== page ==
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Greece

Steinmeier urges Greece to continue tough economic reforms

Germany's foreign minister has urged Greece to continue tough economic reforms and to avoid debates that undermine its credibility abroad. His visit comes amid high anti-German sentiment over its role in austerity cuts.

German Foreign Minister Frank-Walter Steinmeier (pictured left) reaffirmed his country's support for Greece and expressed his support for the steps it has taken toward economic stability.

However, recent political debates within the Greek government over seeking additional funds from the troika of lenders - the EU, the International Monetary Fund (IMF) and European Central Bank (ECB) - could hurt Greece's reform efforts, Steinmeier said.

"[I recommend you] use the remainder of the legislative period to take care of the work remaining and to count on the economic successes of this work to appear [as a result]," Steinmeier said.

The comments came during a two-day visit to Athens. He was scheduled to visit with Prime Minister Antonis Samaras on Friday.

'Largest obstacle behind us'

Greek Foreign Minister Evangelos Venizelos (pictured right) took a slightly different note, describing Greece's situation as nearing the end of a difficult economic phase.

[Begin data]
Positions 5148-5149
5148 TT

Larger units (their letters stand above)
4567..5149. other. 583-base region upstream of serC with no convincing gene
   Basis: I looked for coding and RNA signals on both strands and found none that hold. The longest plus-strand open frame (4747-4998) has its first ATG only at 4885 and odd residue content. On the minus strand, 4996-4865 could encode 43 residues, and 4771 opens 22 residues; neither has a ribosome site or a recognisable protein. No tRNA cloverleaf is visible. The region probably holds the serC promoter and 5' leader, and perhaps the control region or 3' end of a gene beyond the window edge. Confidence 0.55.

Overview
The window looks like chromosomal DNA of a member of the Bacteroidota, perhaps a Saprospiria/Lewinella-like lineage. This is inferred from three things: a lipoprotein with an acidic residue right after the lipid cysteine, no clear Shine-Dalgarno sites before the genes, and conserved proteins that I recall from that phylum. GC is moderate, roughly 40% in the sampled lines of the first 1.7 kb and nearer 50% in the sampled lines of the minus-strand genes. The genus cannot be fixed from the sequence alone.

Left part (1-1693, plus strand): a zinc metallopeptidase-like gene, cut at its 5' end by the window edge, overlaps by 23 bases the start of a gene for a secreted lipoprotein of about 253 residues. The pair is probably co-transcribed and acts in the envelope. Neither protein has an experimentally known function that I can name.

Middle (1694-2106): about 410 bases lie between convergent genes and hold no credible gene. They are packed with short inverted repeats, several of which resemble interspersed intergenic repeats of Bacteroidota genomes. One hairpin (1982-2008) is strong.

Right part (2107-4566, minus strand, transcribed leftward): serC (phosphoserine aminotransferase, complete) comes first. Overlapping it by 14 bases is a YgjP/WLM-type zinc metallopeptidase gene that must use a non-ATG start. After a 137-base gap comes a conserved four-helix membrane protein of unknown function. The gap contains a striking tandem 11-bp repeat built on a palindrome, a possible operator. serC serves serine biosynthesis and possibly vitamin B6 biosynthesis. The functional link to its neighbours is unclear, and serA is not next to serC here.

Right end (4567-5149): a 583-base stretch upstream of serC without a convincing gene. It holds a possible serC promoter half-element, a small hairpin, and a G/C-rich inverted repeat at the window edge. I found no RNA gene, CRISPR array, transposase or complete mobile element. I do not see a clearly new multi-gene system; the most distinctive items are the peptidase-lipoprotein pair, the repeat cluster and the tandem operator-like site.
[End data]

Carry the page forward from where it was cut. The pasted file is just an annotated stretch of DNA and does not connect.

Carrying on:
"We have the largest obstacle behind us," Venizelos said.

Late last month, Greek Prime Minister Antonis Samaris announced that Greece would not need further bailout money after its bailout expired in 2014.

In 2010, Greece first received a bailout worth 110 billion euros ($149.5 billion) from the troika, followed by 130 billion euros in 2012, as well as a debt write-off for the private sector of more than 100 billion euros.

However, Greece's statistics office Elstat reported on Thursday that unemployment had reached 27.8 percent in October. Greek politicians have also debated the survival of the current government after EU elections in May.

Greek Foreign Minister Venizelos contended Athens would maintain its path and would succeed, adding that it would be one step closer to stability once its statistics office - Elstat - confirmed it had its first ever primary surplus in 2013.

"Our goal is to overcome this crisis. When we reach [this goal], Germany won't have to pay [anything] and German taxpayers won't be burdened," Venizelos said.

Germany's leading role in economic policies in the eurozone during the economic crisis has earned it a negative reputation in Greece, where critics view Berlin and Chancellor Angela Merkel as the driving force behind the country's economic woes. In late December, unidentified assailants fired shots at the German ambassador's residence in Athens. No one was injured in the incident. The Greek government later condemned the attack.

kms/hc (Reuters, dpa)

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